“Martin makes door rollers with Roller Shields
to help prevent finger entrapment in the moving rollers.”
Replacing garage door rollers requires similar steps as replacing a hinge, since the two are attached to each other. Here’s how I safely replace mine. For the do-it-yourselfer, this is generally not as dangerous as replacing torsion springs, but it can still be very intimidating.
If one or more of your rollers is bent or damaged, your door may work poorly or not at all. Taking your time and paying close attention to safety measures will help to ensure successful completion of this project.
Identify which garage rollers need to be replaced. If one or more of your rollers does not roll in the garage door track smoothly, look closely to see if it is damaged or bent. If you do not see any visible damage, you may just need to lubricate it with light weight lubricant such as 3-IN-ONE® oil. If one or more of your rollers appears to be damaged, it’s time for a new roller.
When selecting new garage rollers, try to match the ones you already have in place. Although it may be tempting to replace your old, worn steel rollers with new rollers that have a stainless steel shaft and polyethylene wheel, don’t do it unless you plan to replace them all. For smooth and consistent garage door operation, replace “like for like.”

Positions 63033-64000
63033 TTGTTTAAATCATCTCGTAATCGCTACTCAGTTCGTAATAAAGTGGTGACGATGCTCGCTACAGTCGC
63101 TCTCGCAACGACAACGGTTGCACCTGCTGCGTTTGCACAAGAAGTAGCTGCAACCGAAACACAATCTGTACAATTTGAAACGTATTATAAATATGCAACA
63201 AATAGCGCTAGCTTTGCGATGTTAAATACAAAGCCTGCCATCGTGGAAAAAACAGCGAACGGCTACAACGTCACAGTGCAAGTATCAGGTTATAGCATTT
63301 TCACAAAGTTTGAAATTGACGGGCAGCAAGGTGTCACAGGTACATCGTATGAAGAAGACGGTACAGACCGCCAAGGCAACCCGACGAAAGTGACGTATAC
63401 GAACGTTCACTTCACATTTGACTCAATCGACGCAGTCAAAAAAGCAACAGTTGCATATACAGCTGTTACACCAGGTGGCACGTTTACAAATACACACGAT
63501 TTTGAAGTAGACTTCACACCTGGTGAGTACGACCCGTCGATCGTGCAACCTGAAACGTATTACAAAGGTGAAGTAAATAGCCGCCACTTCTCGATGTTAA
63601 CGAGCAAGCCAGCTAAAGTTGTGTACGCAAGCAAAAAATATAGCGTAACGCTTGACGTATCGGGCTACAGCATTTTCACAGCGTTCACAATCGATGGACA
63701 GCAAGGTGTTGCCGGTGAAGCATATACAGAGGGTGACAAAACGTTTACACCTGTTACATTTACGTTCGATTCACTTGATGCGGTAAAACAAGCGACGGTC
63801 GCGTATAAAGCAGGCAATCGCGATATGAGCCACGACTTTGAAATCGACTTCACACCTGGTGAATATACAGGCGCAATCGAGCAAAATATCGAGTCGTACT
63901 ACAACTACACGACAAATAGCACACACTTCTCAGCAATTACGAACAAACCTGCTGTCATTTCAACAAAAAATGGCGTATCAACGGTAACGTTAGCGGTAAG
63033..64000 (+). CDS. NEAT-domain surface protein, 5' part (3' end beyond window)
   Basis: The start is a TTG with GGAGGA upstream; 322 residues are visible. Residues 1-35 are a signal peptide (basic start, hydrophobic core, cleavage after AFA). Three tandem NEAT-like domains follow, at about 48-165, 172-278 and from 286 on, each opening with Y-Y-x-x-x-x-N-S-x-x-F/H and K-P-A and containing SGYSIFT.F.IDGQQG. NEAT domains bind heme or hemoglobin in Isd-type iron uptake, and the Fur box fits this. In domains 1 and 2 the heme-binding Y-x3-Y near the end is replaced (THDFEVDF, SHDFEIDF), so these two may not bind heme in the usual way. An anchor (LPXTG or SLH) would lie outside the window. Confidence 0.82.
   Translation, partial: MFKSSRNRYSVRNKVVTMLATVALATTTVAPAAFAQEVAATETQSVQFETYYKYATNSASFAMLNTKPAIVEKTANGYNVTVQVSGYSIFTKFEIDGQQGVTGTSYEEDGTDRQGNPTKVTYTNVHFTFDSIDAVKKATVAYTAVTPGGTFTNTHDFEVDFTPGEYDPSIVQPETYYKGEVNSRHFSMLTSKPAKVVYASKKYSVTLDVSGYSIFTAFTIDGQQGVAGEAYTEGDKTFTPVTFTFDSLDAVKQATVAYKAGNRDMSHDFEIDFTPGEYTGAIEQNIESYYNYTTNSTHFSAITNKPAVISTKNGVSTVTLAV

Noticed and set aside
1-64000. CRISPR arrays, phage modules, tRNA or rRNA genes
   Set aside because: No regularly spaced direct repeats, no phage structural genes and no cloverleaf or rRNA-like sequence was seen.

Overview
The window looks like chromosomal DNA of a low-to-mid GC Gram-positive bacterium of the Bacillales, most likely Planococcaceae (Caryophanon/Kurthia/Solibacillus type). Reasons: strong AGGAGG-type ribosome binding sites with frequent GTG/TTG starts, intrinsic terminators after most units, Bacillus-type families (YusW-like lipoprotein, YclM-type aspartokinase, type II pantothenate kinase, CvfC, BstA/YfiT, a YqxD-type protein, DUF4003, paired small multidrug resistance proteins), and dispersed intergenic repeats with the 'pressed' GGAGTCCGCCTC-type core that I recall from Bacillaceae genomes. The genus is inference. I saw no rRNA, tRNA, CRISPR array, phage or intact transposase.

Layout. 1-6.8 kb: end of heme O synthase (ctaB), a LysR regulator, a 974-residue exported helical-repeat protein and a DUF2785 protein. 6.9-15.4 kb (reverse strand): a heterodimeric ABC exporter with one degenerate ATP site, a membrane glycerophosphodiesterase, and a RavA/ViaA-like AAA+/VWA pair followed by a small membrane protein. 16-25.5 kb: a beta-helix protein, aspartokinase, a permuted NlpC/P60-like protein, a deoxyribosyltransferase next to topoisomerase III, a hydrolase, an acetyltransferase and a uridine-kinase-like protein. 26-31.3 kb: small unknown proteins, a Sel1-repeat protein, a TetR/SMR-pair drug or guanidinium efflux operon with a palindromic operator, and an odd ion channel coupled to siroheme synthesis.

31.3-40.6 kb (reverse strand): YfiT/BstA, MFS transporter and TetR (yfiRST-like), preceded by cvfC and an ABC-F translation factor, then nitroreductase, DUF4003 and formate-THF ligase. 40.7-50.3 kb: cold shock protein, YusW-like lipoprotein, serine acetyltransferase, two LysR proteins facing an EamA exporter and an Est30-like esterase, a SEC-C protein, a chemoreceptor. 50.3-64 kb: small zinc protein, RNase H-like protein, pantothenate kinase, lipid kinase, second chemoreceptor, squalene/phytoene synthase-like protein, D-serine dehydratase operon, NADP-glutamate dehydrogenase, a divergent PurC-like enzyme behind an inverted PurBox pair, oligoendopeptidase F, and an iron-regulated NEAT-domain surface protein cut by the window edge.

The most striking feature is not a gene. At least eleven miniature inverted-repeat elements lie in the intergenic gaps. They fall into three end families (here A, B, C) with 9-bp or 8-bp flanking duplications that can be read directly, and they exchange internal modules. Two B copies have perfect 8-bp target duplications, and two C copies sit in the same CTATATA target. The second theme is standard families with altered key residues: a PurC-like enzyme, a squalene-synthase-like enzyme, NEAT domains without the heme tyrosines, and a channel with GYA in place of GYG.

If it is not possible to buy new rollers of the same brand, compare your current rollers to the replacement and try to match them as closely as possible. If you are buying your new garage door rollers at a local hardware or home improvement store, take the old one(s) with you to be certain you get the correct replacement.
The two critical issues to remember when buying new rollers are wheel diameter and shaft length. Most residential doors have garage door rollers that are 2″ in diameter. Shaft length, on the other hand, can vary widely from 4″ to 7″ or more depending on the brand of your garage door and the type of installation. Commercial and heavy duty doors may use a 3″ roller, so pay close attention when selecting your new rollers.
For residential doors, expect to pay from $2.00 to $4.00 for standard 2” rollers. You can pay as much as $7 to $9 for each roller, depending on the type you buy and where you buy them. If you are shopping online, be sure to check a couple of different suppliers as prices can vary widely.
As you might imagine, the price goes up for larger, 3” rollers and heavy duty commercial or sealed bearing rollers (like you might use in a car wash garage door).
Martin makes garage door rollers with Roller Shields
to help prevent finger entrapment in the moving rollers.